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Biochim Biophys Acta. 1994 Oct 18;1219(2):342-50.

Mode of action of poly(ADP-ribose) glycohydrolase.

Author information

1
Health and Environment Unit, CHUL Research Center, Sainte-Foy, Qu├ębec, Canada.

Abstract

The turnover of the homopolymer of ADP-ribose, which is known to be involved in many DNA-related functions, is controlled by 2 principal enzymes. Poly(ADP-ribose) polymerase (EC 2.4.2.30) synthesizes the polymer from NAD, and poly(ADP-ribose) glycohydrolase (PARG) is the major enzyme responsible for its catabolism (Thomassin et al. (1992) Biochim. Biophys. Acta 1137, 171-181). In vivo, poly(ADP-ribose) polymers constitute a heterogeneous population of branched polymers attaining sizes of 200-400 residues. They are rapidly degraded by PARG, displaying variable kinetic parameters as a function of polymer size. Several studies have suggested that PARG acts exoglycosidically on its substrate but others observed that it could act endo/exo-glycosidically. We analysed the mode of action of PARG under conditions most suitable for expression of all the activities of PARG, using HPLC purified long free polymer and very pure PARG. We conclusively show that on large free polymers, PARG exhibits endoglycosidic activity along with exoglycosidic activity. This endoglycosidic activity could have a significant role during cellular response to DNA damage.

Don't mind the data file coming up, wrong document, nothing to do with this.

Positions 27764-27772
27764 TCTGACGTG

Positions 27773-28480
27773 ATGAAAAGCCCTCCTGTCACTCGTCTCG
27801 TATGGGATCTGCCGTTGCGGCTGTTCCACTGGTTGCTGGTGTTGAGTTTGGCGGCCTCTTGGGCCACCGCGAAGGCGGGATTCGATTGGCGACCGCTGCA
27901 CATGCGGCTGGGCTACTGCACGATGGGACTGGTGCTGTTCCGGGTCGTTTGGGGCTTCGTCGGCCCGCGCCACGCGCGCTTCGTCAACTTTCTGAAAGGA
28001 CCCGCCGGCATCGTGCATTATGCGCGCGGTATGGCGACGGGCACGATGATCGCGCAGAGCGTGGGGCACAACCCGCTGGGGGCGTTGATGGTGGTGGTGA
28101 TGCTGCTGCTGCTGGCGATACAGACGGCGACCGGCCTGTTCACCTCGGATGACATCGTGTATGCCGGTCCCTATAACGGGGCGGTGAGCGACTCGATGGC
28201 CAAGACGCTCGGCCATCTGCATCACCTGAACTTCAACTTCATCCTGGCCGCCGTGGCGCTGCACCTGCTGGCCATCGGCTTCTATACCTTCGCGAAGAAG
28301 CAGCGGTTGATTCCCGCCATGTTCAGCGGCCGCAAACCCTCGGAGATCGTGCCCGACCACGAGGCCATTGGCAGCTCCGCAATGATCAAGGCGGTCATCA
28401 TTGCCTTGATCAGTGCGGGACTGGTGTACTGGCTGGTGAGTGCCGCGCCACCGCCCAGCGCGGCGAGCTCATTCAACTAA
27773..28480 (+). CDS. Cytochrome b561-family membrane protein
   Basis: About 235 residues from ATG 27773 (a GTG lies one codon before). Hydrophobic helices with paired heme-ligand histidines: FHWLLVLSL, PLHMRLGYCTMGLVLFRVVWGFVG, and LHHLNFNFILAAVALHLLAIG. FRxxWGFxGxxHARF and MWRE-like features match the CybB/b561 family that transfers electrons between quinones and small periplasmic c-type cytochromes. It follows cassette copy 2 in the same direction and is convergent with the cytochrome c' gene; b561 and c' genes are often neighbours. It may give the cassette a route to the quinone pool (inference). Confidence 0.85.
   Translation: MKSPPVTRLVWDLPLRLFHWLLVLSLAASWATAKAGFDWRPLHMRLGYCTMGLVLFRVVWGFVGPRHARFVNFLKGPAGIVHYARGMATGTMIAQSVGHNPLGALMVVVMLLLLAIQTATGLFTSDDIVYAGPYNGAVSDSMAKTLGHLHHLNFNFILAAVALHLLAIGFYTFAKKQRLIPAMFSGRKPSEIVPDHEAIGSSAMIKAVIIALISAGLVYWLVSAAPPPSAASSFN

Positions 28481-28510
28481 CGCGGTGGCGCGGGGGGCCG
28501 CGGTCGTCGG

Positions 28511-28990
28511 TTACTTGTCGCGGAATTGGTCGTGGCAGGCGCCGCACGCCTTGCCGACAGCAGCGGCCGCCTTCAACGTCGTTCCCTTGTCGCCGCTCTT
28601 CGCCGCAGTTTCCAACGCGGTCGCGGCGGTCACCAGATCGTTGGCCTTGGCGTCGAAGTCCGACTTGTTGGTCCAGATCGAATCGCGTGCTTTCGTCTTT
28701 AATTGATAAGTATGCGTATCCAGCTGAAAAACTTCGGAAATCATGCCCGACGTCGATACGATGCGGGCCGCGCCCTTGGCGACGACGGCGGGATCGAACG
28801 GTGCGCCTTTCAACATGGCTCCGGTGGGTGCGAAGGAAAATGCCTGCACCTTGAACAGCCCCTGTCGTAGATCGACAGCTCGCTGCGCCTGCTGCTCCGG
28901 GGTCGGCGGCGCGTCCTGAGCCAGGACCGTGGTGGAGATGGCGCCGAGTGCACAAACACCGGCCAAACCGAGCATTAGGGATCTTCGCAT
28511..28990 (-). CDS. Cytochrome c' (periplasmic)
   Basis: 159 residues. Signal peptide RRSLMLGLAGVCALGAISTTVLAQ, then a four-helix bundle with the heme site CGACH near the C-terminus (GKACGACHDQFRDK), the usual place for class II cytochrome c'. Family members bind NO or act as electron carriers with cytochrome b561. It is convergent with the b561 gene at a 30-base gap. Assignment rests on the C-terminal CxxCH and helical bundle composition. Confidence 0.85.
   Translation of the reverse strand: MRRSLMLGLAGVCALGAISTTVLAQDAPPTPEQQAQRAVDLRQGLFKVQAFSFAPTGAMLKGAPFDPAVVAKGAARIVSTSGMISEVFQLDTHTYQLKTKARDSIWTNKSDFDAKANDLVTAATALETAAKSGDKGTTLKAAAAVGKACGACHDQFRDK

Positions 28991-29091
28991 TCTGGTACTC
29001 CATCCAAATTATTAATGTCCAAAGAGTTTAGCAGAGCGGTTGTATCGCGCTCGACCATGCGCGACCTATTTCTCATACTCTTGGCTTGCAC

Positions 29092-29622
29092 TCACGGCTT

PMID:
7918631
DOI:
10.1016/0167-4781(94)90058-2
[Indexed for MEDLINE]

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